35th Motorized Division launches a Single-Echelon Assault, with all its Regiments in the first line, supported by three artillery Brigades, one Mi24 Helicopter and three Su17 squadrons. Unfortunately for the Soviets, that's not enough: after 8 hours of house fighting, the Soviets have lost more than 80 T-72 and 120 BMP vehicles, effectively destroying the Division's offensive value.

7:1 attack, 0 combat modifier. Die roll 19, result A1: 1 step loss on attacker, +1 step loss for City combat ,+1 step loss for Single-Echelon Assault. Attacking Division is replaced by its Division Base.

It's now 90th Guards Tank Division turn to assault the British Sector, assisted once again by three Artillery Brigades and one Mi24 helicopter squadron. The attack succeeds, inflicting heavy losses to the defenders and allowing Soviet troops to advance a couple of blocks into city center.

Two 7:1 attacks with 0 combat modifiers inflict two step losses on each NATO brigade, leaving the defenders on the verge of elimination but still alive.

With no more artillery or helicopter available for support, Soviet Army Commander requests permission to stop the attack until artillery ammunition stocks are replenished and helicopters readied for another sortie. Explicit threats of removal and trial by 20th Guards Army Political Officer quickly convince him that a continuation of the assault is the only way to avoid personal execution.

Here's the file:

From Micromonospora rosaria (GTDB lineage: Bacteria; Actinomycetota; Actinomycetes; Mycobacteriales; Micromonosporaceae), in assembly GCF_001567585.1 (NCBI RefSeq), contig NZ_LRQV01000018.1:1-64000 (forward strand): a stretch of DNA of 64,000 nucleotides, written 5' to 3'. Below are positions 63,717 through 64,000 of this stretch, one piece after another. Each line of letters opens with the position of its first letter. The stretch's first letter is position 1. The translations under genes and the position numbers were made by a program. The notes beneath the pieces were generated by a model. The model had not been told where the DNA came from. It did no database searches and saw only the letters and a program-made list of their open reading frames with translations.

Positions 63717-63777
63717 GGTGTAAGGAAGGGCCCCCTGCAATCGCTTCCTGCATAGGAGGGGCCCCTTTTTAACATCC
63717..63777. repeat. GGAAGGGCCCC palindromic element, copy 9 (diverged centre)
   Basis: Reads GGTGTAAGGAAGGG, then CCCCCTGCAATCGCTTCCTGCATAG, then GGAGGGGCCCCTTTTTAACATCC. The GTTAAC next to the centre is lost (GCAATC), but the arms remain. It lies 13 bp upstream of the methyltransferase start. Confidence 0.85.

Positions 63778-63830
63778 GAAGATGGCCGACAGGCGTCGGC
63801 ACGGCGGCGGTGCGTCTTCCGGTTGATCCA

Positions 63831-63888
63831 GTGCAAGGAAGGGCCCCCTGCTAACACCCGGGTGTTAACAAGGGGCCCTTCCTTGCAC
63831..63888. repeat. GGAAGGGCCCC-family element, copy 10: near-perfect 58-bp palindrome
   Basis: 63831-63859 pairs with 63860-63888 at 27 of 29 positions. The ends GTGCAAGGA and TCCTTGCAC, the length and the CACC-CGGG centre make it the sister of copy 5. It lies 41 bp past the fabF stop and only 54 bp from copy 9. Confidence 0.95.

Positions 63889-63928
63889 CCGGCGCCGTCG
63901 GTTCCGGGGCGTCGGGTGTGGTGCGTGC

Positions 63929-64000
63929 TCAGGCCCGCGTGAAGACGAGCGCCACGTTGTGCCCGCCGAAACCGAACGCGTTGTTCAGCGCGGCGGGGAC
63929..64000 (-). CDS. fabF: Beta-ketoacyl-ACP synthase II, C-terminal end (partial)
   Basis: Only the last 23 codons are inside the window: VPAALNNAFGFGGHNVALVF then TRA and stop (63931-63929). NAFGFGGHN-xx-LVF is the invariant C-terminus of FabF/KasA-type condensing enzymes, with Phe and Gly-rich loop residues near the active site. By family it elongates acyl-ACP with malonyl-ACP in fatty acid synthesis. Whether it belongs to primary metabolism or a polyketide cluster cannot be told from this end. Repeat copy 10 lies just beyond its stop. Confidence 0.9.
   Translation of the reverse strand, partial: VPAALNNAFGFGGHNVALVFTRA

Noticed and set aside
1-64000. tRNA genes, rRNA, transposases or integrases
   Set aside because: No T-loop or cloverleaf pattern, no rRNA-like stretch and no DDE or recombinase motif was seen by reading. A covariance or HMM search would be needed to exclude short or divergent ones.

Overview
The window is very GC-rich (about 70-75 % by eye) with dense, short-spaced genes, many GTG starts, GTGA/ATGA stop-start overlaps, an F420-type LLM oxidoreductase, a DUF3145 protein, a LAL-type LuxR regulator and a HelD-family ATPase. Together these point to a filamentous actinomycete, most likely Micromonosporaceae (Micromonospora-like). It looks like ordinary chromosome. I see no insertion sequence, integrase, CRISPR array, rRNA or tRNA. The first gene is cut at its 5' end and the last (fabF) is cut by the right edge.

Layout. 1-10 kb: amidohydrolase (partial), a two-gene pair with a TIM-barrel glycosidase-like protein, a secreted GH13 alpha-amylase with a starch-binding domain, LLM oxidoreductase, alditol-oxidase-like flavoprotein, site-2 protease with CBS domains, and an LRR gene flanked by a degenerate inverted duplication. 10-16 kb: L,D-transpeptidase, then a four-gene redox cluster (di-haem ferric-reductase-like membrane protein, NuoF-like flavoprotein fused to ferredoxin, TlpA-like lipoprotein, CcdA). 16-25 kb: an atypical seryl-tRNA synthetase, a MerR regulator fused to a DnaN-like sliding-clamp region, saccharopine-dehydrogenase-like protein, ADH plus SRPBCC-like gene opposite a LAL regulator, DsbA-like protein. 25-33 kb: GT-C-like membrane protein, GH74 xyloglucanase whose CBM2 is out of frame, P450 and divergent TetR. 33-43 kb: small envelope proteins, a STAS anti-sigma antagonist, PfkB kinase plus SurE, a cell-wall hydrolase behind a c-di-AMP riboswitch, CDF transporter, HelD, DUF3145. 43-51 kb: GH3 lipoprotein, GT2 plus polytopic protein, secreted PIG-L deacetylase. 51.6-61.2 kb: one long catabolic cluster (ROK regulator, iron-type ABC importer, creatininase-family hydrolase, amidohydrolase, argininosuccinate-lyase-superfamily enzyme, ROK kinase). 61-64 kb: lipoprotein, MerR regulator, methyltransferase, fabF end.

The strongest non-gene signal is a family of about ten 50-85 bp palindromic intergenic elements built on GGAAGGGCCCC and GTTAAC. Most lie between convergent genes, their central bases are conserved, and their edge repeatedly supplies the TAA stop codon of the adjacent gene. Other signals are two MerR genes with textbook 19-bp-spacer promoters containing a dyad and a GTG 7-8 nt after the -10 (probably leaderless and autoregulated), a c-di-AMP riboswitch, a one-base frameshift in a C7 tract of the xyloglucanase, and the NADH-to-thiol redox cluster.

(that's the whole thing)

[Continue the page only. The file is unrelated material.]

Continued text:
90th Guards Tank Division is therefore ordered to attack with all its regiments and without any support. At 1900 Zulu Time, after the third attempt to dislodge British defenders from the Opera House failed, Soviet Division Commander reports that "90th Guards Tank Division is wrecked" and shoots himself.

Soviet commanders, impervious to failure and losses, order 32nd Guards Tank Division to renew the Assault against the Opera House. The exhausted French and British survivors are forced to surrender at 2317 Zulu Time.

Warsaw Pact is finally forced to stop by lack of fresh divisions, artillery and helicopter support.